It appears that in addition to gleaning every last sunflower seed that has fallen beneath the bird feeders, our resident gray squirrels also like the new growth on the wild rose species, Rosa multiflora Thunberg. This is a good thing, I think. The deer also eat the soft spring growth on this invasive species. The plant has been declared a noxious weed in at least 10 states. It was planted as an ornamental back in the 1800's introduced from Asia, and because it did not have natural enemies it has taken over many acres. It was used for erosion control, ornamental hedging, etc.
A single plant can produce a half million reproductive achenes and these can lie dormant and then come back even twenty years after removal of the mother plant. I have seen this plant crawl its way up trees reaching a height of 20 feet or more. In this photo below all of the lime green is the wild rose population after our soaking rain yesterday. I wish I had taken a photo of the gray ravine just two days ago prior to this outburst of color. You can see the lawn of my neighbor in the top part of the photo.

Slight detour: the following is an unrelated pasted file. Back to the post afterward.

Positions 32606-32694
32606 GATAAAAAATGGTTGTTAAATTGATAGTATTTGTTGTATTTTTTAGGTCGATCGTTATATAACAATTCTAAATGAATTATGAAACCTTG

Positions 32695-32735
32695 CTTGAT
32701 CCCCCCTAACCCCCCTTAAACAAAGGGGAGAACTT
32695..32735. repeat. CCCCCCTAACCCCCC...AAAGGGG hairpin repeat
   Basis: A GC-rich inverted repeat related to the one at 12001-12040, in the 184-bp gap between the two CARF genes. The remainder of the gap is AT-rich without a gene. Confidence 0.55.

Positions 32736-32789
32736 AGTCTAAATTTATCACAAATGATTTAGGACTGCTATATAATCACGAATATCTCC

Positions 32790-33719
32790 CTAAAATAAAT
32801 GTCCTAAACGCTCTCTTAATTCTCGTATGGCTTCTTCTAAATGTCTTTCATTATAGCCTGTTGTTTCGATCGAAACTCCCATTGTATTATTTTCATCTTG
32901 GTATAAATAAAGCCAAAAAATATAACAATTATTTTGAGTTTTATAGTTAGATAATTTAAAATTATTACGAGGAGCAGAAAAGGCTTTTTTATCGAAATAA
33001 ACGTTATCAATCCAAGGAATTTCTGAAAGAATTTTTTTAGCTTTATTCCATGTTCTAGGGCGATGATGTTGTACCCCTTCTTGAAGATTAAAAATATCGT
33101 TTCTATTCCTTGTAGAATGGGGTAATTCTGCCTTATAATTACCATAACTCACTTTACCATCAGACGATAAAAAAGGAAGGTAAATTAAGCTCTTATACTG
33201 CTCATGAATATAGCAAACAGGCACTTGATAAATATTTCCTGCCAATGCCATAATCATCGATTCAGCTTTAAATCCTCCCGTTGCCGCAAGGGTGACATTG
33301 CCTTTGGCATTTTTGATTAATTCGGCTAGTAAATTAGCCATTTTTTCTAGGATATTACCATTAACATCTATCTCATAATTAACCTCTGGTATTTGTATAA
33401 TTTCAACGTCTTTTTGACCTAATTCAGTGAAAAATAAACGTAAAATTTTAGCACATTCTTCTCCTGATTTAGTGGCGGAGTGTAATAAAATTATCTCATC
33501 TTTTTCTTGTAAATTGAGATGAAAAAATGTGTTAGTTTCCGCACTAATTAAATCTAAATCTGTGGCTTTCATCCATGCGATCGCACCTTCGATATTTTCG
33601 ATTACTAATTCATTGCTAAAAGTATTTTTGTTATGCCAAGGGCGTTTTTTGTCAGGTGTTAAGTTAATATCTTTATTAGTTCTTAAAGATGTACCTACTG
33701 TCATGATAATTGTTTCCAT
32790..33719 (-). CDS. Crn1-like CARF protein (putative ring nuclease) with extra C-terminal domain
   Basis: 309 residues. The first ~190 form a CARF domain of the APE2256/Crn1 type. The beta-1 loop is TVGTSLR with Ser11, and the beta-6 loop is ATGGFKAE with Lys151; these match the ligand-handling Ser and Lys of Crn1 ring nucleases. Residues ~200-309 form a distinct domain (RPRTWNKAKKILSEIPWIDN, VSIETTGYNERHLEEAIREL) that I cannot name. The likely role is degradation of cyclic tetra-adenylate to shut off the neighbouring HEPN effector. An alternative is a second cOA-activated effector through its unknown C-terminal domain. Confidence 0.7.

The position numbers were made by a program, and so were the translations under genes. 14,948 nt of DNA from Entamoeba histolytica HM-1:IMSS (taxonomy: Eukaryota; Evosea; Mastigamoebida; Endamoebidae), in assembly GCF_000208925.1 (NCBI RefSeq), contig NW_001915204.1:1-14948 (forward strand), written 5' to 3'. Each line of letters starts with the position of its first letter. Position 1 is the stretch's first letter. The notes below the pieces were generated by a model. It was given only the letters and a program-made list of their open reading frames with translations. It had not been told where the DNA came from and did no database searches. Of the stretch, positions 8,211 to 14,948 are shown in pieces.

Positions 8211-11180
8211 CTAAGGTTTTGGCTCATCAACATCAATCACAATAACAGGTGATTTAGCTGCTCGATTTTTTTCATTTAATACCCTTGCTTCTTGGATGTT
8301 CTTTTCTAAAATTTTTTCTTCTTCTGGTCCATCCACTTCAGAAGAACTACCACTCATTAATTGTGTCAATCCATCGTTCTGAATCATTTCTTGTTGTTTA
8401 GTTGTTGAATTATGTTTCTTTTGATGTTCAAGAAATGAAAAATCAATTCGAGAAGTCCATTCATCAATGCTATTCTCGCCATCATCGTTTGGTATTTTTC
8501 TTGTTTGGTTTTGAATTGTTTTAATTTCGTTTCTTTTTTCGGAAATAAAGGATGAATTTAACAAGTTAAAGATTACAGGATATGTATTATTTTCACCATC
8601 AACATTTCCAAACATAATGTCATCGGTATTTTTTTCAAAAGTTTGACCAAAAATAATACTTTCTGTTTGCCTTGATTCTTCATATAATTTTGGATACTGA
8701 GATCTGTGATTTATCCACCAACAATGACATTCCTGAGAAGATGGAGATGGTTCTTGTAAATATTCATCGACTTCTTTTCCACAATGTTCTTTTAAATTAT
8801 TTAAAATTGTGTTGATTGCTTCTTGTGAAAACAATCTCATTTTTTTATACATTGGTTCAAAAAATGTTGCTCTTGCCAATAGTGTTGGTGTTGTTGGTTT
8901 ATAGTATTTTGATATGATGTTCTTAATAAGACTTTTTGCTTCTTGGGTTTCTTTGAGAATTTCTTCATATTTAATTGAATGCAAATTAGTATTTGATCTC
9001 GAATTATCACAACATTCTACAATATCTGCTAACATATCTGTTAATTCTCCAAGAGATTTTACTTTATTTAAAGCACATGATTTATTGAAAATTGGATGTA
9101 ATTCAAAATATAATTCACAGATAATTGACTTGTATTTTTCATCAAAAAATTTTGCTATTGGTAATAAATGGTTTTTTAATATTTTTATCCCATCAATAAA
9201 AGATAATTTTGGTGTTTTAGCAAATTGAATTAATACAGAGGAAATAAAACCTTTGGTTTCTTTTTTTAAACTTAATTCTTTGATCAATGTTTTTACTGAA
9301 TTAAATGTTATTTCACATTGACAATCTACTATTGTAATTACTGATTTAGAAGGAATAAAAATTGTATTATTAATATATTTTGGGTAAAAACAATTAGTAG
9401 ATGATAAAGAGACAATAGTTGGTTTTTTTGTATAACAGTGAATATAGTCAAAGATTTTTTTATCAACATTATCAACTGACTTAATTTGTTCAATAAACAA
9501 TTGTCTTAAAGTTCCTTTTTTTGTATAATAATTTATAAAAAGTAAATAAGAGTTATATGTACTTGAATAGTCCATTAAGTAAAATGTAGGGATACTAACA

We have tried to clear the plants in our small acreage, but this rose fights a nasty fight and we end up more wounded than the plant. We avoid herbicides as we are on the river.
And as a bonus to those who read to the bottom of this post, here is the gray squirrel with another new spring bud of a tree to munch on almost looking as though he is at a Karaoke bar! No?